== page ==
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When Do You Need To Appoint A Legal Guardian?

Loved ones who are incapable of taking care of themselves might need a guardian who will look out for their best interests. A court-appointed guardian is responsible for making legal, financial, and medical decisions for another person (the ward).

It may be necessary to appoint a guardian in the following situations:

  • When minor children have lost both parents: For example, if your brother and his spouse both died in an accident and you want their children to be under your care.
  • When mentally challenged adults need assistance in day-to-day functions: If you have a special needs child, you might want to appoint a guardian who will help them manage their properties.
  • When a person is medically incapacitated and has no advance directive in place: This will allow a trusted family member to make legal decisions on behalf of the incapacitated person.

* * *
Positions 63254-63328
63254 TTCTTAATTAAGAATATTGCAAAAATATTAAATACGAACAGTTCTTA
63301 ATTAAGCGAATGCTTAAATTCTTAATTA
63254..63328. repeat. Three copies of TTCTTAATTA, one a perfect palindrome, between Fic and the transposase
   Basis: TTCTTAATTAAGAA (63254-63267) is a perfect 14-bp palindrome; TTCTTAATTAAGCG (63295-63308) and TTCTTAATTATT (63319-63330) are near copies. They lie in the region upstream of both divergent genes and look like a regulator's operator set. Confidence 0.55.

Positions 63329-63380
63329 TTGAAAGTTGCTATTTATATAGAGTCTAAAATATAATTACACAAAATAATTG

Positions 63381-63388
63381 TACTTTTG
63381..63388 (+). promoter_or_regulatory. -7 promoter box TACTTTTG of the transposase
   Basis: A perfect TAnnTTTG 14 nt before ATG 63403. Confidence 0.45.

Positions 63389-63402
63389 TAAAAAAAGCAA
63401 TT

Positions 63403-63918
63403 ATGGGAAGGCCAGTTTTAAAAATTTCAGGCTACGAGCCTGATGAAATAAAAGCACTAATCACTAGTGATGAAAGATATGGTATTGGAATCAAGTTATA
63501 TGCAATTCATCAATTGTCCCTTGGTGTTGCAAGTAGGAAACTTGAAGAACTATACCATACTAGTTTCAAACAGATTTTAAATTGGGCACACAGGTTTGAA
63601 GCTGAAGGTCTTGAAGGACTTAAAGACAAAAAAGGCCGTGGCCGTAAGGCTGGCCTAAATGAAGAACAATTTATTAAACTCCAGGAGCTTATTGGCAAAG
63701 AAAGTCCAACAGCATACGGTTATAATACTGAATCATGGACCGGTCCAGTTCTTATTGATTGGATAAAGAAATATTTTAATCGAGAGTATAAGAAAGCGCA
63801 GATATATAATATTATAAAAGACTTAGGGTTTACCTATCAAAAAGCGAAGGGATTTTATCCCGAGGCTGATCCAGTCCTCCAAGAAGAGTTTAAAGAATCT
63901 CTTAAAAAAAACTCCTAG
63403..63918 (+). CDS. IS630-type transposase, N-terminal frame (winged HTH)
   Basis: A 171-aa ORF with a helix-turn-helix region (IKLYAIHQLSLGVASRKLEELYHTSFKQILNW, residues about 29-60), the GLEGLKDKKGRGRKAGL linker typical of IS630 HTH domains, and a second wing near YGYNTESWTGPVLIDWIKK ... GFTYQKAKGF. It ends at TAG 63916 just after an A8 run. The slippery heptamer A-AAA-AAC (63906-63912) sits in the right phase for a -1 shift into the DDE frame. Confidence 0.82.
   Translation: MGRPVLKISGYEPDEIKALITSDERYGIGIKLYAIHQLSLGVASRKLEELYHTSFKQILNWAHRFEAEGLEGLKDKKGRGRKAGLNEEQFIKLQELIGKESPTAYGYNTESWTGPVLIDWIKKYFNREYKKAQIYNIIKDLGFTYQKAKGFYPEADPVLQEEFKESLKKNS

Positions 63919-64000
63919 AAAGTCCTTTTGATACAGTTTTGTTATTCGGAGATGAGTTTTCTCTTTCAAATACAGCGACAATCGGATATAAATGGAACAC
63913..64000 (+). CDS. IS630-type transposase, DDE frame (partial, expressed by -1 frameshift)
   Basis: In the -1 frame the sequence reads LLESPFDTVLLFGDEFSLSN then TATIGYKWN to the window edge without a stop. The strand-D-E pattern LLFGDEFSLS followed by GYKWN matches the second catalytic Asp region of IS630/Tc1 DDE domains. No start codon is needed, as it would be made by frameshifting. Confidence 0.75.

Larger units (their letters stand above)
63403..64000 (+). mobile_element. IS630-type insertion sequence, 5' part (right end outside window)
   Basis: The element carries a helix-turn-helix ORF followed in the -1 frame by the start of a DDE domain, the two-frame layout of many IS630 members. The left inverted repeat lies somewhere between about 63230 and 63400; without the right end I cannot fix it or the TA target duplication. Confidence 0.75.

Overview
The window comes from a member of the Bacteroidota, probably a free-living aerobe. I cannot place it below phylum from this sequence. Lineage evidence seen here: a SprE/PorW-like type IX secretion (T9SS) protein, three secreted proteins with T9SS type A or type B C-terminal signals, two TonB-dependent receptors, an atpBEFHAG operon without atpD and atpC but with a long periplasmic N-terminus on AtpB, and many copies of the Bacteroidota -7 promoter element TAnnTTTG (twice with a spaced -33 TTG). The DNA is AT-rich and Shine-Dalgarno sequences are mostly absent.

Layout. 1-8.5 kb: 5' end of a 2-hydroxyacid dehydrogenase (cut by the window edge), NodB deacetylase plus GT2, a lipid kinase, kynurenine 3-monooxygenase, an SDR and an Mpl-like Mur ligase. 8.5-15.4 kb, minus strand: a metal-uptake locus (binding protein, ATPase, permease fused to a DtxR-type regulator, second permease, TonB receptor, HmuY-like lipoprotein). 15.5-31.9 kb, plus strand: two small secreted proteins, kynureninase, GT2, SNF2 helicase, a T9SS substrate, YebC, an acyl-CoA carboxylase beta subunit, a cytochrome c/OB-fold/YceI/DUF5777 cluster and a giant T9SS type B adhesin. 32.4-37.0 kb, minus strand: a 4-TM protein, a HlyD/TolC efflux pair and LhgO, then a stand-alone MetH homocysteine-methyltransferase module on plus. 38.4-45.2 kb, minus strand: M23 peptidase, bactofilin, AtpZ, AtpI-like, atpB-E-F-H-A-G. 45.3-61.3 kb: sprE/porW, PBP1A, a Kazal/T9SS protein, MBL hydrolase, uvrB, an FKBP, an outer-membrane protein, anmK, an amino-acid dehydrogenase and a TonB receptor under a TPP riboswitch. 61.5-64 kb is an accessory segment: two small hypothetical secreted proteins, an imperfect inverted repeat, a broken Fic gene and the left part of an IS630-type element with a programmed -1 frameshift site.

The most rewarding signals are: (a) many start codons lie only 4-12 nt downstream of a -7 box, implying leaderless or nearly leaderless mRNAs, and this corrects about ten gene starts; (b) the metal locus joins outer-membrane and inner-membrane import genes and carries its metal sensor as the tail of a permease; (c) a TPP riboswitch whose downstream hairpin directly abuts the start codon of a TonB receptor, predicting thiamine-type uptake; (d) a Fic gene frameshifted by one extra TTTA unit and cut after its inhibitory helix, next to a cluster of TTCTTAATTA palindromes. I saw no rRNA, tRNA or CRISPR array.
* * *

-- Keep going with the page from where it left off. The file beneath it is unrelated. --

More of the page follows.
How A Guardianship Attorney Can Help

A trusted family member, friend, or professional can be appointed as a guardian. However, a petition must first be filed in court.

A guardianship attorney can help you navigate the process by:

  • Preparing the necessary legal paperwork
  • Preparing the necessary evidence
  • Providing you guidance and advice on how best to serve as a guardian
  • Anticipating problems and addressing them

To speak with a guardianship attorney in Orlando, contact The Family First Firm today and schedule a consultation.

What Are The Different Types Of Guardianship?

Guardianships can either be full or limited. People who cannot take care of themselves and are incapable of making sound decisions need a guardian. A guardian serves as the primary caregiver and has the authority to make legal, financial, and medical decisions on the ward’s behalf.

On the other hand, if you have a loved one who can still perform day-to-day activities without much assistance, they may only need guidance in specific aspects of their lives, such as administering properties and finances. A limited guardianship may be appropriate in such a case, and this guardian would only have the authority to manage specified aspects of their ward’s life.